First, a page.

Wednesday, May 26, 2021

WACKY WEDNESDAY: The Musical Legacy of Marion Robert Morrison


 One hundred fourteen years ago, May 26, 1907, in Winterset, Iowa, Marion Robertson Morrison was born.

You may know him as "John Wayne" king of the cowboy movies.

Though he died of cancer in 1979, Marion was in the news because of his embrace of white supremacy in an old Playboy interview. His political conservatism was no secret. Hell, he publicly supported Sen. Joe McCarthy in the 1950s and for awhile was a member of the John Birch Society.

This post is to re-fight that battle. This is a music blog, so if you want to argue politics, take it to Twitter.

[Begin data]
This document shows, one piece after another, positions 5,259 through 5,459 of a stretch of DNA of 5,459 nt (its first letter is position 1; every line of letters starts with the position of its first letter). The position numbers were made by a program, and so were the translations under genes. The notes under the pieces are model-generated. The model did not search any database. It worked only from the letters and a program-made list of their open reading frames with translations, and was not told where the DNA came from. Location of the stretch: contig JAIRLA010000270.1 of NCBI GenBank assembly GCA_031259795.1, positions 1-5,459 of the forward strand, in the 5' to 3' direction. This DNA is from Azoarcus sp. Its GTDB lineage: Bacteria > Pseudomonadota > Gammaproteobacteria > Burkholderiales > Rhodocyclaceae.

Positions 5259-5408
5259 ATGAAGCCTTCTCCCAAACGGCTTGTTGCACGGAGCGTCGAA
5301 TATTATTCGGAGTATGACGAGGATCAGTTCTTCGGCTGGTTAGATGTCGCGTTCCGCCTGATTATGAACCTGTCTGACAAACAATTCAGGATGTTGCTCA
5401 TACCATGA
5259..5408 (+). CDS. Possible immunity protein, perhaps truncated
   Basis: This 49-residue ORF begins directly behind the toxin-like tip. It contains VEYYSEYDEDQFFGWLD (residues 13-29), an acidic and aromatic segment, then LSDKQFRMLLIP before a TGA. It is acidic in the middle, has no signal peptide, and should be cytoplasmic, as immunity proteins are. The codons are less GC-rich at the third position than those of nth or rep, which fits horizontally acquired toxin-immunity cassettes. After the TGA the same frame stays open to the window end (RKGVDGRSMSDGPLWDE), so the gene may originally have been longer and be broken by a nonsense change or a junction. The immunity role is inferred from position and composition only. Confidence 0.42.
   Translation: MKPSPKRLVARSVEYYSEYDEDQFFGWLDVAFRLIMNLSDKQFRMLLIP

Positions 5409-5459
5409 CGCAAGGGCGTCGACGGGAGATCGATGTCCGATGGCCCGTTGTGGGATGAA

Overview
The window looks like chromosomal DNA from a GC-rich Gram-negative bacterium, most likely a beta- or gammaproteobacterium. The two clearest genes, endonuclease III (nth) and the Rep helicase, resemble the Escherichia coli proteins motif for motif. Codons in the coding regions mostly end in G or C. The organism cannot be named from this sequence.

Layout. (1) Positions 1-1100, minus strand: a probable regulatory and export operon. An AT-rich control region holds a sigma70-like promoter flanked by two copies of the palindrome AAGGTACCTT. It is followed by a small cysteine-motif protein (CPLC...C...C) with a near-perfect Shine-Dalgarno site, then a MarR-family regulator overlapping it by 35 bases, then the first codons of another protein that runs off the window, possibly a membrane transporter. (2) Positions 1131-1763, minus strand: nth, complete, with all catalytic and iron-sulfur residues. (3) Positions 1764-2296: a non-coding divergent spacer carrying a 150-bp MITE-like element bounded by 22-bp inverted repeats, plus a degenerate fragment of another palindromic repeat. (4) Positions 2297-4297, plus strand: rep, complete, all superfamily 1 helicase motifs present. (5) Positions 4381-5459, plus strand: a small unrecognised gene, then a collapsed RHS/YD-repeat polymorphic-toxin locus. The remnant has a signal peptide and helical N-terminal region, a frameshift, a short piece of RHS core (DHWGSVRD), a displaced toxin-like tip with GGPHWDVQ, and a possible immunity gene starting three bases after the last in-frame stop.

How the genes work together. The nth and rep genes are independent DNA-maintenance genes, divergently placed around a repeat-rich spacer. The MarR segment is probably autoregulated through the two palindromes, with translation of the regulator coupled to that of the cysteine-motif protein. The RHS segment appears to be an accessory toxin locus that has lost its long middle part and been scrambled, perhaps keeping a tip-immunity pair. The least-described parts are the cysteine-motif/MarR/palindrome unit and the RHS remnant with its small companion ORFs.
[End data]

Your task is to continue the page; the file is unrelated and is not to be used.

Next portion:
John Wayne made a major contribution to rock 'n' roll when Buddy Holly and fellow Crickt Jerry Allison picked up the Duke's catch phrase from his 1956 movie The Searchers. You might have heard this before:

Some John Wayne movies themselves had very bitchen songs. Here are a few of them, starting off with "My Rifle, My Pony and Me" featuring Dean Martin and Ricky Nelson (from Rio Bravo, 1959.) 

I don't think Walter Brennan is really playing harmonica here.

Johnny Horton found the bonanza gold with this theme from North to Alaska (1960)


Also in 1960, John Wayne starred as Davy Crocket in The Alamo, which had this song by Marty Robbins:


The Man Who Shot Liberty Valance (1962) is my favorite John Wayne movie. I also love the song of the same title, performed by Gene Pitney and written by Burt Bacharach and Hal David. The song didn't actually appear in the movie, but Pitney says Paramount Pictures paid for the recording.

To conclude, The Mekons did a song in the 1990s celebrating, in their own peculiar way, the legacy of Marion Robert Morrison:


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